Aligning Marketing and Customer Experience Teams Across the Customer Value Continuum

Companies invest huge sums of money to acquire customers — including capitalization, R&D, product development, sales, marketing, and more. As prospects become customers, marketing and customer-facing teams continue to play an essential role to generate cross-sell and upsell opportunities, build brand advocacy, and increasingly, enable customer success that translates to customer lifetime value.

However, when marketing and customer experience (CX) teams work in silos, the same goals and motivators that originally won the customer in the first place get lost as pressures rise to cut costs, reduce headcount, increase margins, and do more with less. Inward attention on profit maximization and resource optimization can tip the balance away from customer focus.

How can companies better concentrate their businesses on customers? ClearAction™ Continuum (www.ClearAction.com), a Silicon Valley company created through the recent merger of Marketing Operations Partners and ClearActionCX, is tackling this challenge within a new category called the Customer Value Continuum™.

Founders Gary Katz and Lynn Hunsaker have teamed with Darrin Poole, a former Maritz CX and Adobe executive, to address the marketing and customer experience intersection gap with a new SaaS / hosted solution called the ClearAction Value Exchange™.

On October 25, Katz and Hunsaker will describe why they chose to shift their businesses away from the traditional consultancy model to instead provide a practical application for marketing and CX teams to strike the right balance between marketing operations performance and customer experience excellence.

Attendees at an invitation-only live VIP event and accompanying live streaming broadcast will see a sneak preview of how the ClearAction Value Exchange can be used to develop critical capabilities, such as managing cross-functional intersections, transparency, silos-bridging, strategic and tactical balance, and customer-centered decision making. All of this will happen through self-discovered, virtual, collaborative, and in-person interactions.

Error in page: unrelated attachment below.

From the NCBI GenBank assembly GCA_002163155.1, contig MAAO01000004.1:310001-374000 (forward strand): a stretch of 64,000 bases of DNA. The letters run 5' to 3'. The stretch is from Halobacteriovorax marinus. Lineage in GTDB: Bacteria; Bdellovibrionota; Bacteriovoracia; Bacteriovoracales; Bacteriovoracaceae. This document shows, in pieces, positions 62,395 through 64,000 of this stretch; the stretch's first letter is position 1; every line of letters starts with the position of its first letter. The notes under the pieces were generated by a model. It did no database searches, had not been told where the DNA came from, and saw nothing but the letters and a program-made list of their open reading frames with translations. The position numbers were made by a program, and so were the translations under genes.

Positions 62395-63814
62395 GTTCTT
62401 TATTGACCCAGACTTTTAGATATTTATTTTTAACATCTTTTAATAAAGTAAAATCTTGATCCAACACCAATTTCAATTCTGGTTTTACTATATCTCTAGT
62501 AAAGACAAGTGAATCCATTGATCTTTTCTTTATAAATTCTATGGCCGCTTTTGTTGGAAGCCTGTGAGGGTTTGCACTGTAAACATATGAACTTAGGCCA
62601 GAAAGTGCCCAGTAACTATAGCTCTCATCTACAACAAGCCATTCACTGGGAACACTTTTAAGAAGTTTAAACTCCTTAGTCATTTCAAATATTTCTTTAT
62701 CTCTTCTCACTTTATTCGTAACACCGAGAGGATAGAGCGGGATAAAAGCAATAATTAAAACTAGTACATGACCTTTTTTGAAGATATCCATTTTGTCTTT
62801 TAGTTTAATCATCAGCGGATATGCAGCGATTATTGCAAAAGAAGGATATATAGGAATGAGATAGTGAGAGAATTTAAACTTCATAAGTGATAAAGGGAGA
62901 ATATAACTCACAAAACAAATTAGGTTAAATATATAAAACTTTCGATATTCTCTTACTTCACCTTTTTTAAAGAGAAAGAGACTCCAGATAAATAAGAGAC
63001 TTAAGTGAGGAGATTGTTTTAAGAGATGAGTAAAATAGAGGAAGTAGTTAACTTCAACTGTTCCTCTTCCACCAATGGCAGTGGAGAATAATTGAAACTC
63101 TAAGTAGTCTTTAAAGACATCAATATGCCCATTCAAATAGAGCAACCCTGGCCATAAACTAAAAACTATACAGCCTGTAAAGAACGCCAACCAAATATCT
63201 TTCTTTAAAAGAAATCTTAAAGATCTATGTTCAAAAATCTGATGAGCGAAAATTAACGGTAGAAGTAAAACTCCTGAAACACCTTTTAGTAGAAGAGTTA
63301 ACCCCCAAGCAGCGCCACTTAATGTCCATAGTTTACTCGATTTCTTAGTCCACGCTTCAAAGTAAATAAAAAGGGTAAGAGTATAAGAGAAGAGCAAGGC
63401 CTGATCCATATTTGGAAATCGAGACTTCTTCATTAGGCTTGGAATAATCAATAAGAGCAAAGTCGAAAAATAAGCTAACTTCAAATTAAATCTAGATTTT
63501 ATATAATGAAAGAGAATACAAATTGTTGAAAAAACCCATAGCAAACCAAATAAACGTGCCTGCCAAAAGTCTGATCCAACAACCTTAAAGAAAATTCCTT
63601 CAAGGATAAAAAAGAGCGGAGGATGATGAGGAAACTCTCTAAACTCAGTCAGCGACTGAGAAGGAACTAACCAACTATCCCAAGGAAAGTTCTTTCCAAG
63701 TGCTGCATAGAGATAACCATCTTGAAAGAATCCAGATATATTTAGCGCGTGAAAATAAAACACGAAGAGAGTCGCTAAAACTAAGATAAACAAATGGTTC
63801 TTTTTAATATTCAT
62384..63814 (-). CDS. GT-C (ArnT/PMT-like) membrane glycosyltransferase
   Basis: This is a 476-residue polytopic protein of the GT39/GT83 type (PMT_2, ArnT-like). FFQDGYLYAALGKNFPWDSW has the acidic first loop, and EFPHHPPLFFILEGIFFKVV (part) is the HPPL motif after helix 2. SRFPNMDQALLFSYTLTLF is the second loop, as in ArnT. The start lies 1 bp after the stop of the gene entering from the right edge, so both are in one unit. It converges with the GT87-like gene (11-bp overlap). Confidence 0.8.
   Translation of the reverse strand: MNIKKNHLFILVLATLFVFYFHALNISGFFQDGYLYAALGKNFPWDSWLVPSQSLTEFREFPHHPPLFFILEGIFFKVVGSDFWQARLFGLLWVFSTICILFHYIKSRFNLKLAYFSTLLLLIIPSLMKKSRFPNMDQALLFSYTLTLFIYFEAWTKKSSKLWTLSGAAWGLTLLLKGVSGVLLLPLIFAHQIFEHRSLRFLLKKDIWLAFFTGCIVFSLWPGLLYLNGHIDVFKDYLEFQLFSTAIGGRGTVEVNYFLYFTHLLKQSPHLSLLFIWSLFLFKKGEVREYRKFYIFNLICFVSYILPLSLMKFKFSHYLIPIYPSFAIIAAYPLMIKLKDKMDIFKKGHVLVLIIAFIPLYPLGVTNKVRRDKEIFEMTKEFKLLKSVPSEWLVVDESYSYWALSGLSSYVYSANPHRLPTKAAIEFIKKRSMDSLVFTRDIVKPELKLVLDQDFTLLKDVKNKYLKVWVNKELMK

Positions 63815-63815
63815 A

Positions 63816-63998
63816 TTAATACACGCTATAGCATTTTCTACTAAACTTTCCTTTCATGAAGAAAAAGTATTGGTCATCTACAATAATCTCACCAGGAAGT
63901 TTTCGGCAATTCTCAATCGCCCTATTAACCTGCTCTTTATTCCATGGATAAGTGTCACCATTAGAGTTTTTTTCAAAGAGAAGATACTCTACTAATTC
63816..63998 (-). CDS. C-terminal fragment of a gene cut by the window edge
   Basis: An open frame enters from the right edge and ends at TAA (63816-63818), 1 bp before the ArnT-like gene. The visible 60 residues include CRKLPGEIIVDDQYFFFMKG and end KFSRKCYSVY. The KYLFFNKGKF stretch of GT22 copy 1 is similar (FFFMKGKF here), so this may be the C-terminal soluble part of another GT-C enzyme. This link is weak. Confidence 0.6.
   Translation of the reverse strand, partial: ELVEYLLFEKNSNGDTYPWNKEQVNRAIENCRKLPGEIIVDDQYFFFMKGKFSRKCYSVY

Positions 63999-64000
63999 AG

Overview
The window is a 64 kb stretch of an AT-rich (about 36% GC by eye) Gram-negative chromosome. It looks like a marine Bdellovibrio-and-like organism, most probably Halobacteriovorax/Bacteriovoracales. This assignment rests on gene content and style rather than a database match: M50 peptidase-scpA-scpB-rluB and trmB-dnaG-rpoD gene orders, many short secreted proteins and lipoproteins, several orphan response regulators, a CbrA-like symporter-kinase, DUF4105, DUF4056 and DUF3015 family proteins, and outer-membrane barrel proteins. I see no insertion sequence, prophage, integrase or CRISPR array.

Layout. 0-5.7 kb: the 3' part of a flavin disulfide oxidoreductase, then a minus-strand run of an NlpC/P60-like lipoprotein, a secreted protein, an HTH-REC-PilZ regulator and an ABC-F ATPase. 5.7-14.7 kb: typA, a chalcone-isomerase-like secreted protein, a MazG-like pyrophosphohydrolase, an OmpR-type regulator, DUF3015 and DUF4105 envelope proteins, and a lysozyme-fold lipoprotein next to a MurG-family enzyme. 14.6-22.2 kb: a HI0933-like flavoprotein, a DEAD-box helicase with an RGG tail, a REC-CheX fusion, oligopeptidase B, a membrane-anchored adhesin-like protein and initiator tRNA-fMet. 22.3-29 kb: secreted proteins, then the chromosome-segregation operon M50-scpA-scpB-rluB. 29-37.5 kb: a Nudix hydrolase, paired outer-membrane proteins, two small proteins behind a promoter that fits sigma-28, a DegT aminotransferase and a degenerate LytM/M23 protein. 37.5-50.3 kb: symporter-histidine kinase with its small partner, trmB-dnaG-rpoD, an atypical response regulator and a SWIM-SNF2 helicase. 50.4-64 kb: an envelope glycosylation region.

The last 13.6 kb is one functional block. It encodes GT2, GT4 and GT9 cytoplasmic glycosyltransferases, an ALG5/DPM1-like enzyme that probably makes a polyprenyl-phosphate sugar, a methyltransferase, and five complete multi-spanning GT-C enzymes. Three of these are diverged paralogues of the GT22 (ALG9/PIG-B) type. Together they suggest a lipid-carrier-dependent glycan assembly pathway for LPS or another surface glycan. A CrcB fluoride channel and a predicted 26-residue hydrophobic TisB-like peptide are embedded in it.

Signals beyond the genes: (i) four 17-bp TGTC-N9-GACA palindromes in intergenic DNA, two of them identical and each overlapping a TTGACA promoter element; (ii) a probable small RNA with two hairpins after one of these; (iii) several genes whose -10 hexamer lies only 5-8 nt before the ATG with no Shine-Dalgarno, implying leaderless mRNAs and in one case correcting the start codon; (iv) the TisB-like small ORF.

Addressing Customer Centricity Gaps

These opportunities to develop and apply foundational “soft-skills” — which companies tend to devalue compared to “hard” functional expertise — enable marketers and CX professionals to step up to lead change and growth initiatives. They can also influence without authority while modeling agile and accountable leadership to align with cross-functional partners to deliver sustained value consistent with corporate objectives.

This vision of marketing and CX professionals coming together is overdue. Research from Gartner and the CMO Council note that traditional voice of the customer and customer experience management programs fall short of expectations. Other findings from The Economist and Gartner identify trends where CMOs and marketing teams expect to own end-to-end customer experience in the near future.

Whether marketing or CX takes the lead, what needs to change is the tendency for companies to try and get things from customers — their attention towards new product introductions, their response to demand campaigns and loyalty programs, and their feedback from Voice of the Customer research. Even the popular Net Promoter Score®, an indicator of company loyalty, is more beneficial to the company than the customer. The focus needs to be flipped to what customers need.